What Is A Jaw Infection and What Does it Feel Like

Jaw pain is very uncomfortable and usually needs the attention of a medical professional for diagnosis and treatment. If you have sudden jaw pain after eating something very hard, that is often temporary and should subside on its own. But sometimes, an infection called osteomyelitis can develop in the temporomandibular joint (TMJ) and is indicated by facial swelling, pain in the jaw and face, and fever. If treatment is not received in a timely manner, antibiotics may not be effective and part of the jaw bone can actually begin to die.

Jaw pain can lead to long-term damage so it is important to seek medical attention as soon as you notice that something is wrong. In the event that you have an abscess, your dentist can help relieve pain by draining the abscess and prescribing a round of antibiotics. Without proper care, the affected tooth may need to be extracted to prevent the infection from spreading deeper into the jaw bone.

Pain from a jaw infection can radiate down into the neck and up to the ears, head, and even the eyes. If you suspect that you have a jaw infection, some symptoms that you may experience include:

* Pain and/or swelling in the jaw, neck, or face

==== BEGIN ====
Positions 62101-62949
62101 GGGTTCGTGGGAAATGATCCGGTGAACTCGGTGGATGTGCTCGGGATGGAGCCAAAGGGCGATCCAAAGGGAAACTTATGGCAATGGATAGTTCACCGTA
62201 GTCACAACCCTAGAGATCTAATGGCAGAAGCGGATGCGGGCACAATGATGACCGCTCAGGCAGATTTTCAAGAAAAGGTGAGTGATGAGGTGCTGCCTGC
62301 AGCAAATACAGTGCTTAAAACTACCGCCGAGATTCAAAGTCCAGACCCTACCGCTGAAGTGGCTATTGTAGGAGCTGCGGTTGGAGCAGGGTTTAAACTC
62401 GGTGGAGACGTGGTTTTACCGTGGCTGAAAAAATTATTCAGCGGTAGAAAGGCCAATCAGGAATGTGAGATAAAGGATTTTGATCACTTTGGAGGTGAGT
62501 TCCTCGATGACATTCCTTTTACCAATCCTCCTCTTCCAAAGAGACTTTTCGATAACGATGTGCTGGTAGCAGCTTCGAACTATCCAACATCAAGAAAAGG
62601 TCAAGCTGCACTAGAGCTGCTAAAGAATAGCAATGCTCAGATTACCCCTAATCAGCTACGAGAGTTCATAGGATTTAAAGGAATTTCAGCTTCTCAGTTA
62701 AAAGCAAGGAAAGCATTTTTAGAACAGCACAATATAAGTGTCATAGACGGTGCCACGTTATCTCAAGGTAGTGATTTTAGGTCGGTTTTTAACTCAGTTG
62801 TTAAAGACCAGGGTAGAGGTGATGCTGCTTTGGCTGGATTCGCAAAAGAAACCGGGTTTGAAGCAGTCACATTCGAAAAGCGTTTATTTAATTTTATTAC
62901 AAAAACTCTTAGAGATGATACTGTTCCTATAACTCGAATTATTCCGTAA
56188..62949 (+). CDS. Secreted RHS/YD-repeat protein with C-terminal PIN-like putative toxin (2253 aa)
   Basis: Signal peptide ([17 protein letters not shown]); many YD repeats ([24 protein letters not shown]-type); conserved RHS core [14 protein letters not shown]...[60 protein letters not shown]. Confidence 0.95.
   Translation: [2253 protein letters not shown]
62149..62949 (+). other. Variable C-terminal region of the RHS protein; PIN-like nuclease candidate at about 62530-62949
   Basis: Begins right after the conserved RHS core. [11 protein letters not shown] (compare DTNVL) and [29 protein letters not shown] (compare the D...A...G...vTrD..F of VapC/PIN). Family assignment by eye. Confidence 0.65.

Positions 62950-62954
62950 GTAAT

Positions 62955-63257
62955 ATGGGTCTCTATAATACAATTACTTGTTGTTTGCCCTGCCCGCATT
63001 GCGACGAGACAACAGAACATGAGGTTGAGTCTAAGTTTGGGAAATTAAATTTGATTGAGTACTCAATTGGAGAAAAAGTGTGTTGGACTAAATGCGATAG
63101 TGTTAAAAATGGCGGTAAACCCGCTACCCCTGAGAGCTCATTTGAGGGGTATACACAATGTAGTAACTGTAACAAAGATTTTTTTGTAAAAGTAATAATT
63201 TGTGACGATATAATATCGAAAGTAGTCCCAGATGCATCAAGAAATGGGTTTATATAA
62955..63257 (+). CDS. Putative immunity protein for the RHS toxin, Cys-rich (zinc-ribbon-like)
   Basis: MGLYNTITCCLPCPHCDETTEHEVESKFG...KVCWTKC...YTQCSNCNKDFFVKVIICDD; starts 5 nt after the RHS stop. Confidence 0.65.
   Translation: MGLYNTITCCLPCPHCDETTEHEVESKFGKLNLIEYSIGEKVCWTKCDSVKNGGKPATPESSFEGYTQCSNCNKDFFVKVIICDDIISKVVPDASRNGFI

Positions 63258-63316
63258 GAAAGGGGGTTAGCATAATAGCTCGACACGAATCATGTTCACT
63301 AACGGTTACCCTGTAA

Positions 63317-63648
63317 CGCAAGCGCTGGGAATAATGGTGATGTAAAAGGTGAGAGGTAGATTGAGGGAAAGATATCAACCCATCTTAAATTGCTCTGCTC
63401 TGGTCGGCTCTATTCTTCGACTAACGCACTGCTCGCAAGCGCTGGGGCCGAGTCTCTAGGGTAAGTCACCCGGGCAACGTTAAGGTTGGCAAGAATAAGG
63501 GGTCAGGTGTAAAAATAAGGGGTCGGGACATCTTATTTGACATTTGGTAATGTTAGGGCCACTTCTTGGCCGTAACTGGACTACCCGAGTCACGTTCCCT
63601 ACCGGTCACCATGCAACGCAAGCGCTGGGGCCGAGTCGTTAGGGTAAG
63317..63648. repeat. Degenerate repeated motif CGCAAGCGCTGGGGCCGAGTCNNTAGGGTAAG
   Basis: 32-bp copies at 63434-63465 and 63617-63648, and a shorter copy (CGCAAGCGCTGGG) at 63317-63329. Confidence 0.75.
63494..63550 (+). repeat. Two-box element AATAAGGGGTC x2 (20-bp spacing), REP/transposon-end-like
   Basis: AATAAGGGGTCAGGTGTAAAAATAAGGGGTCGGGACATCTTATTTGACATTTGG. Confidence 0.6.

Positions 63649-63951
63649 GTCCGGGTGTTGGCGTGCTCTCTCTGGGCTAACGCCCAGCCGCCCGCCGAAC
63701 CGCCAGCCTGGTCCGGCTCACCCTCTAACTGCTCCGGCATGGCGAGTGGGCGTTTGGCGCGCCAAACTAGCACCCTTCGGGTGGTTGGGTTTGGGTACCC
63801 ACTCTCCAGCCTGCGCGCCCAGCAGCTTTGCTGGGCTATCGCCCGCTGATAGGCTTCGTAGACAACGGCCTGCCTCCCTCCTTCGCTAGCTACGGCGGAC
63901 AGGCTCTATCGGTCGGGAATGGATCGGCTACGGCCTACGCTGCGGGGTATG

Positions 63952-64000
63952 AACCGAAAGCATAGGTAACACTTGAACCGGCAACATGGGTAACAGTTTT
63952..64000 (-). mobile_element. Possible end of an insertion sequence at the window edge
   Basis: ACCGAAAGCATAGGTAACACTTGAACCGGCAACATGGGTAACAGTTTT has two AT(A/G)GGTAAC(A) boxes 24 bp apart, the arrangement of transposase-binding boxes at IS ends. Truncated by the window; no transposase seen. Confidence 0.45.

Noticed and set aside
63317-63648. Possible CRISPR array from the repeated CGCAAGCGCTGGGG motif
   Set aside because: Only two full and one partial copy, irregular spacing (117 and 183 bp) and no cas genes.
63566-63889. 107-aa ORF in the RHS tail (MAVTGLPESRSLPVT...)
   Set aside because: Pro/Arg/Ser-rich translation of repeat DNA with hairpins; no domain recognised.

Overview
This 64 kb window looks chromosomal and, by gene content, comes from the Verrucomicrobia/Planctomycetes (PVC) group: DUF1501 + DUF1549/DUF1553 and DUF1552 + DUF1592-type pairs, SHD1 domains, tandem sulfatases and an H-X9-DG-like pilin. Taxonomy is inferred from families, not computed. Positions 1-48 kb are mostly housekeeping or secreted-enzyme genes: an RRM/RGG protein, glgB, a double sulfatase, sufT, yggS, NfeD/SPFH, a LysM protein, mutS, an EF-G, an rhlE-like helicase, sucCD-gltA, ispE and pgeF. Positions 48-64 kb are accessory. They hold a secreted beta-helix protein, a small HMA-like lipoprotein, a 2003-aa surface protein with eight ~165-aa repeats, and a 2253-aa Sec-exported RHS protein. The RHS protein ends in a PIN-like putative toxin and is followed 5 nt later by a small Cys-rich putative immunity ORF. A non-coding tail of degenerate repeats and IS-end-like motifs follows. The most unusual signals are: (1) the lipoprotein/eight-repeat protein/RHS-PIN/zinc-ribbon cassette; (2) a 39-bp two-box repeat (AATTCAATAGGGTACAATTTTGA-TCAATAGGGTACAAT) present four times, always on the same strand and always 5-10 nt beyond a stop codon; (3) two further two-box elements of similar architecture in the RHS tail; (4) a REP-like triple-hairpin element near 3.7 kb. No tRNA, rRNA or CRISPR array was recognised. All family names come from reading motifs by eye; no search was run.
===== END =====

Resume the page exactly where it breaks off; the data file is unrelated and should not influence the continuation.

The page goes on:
* Swollen, tender gum tissue
* Sensitivity to hot, cold, and sugar

Dental Abscess

When a dental cavity forms or a tooth is fractured, the bacterial infection can work its way through the enamel and dentin getting into the pulp of the tooth. The pulp is the tissue containing the nerves and blood flow in the canal of each tooth root. An abscess is a pocket of pus that forms at either the tip of or next to a tooth root. Caught early, an abscess can usually be drained and treated with antibiotics. If it is more severe, it may need to be treated with root canal therapy where an endodontist creates an access hole in the tooth and cleans out each canal to remove the infected pulp tissue.

A tooth abscess is typically quite painful and the pain it causes can radiate into your face and jaw, causing facial swelling, swollen lymph nodes, and even fever. You may develop a visible bump in the gum tissue beside the tooth. Without treatment, the bacteria from an abscess can get into your bloodstream and travel to other parts of your body, putting you at risk for other illnesses.

If the abscess ruptures, you will likely experience immediate relief from jaw pain but that relief is temporary because the pocket will refill so an abscess always requires treatment by a medical professional. If you allow the abscess to rupture and do not seek medical attention, the abscess will reform.

Your dentist may be able to treat certain conditions that affect the jaw including those that also affect the head and neck. If you need specialized care, they will refer you to a specialist such as an oral surgeon or otolaryngologist. Any jaw pain should be addressed by your dentist as soon as possible for diagnosis and either treatment or referral.

What is the Reason for Jaw Pain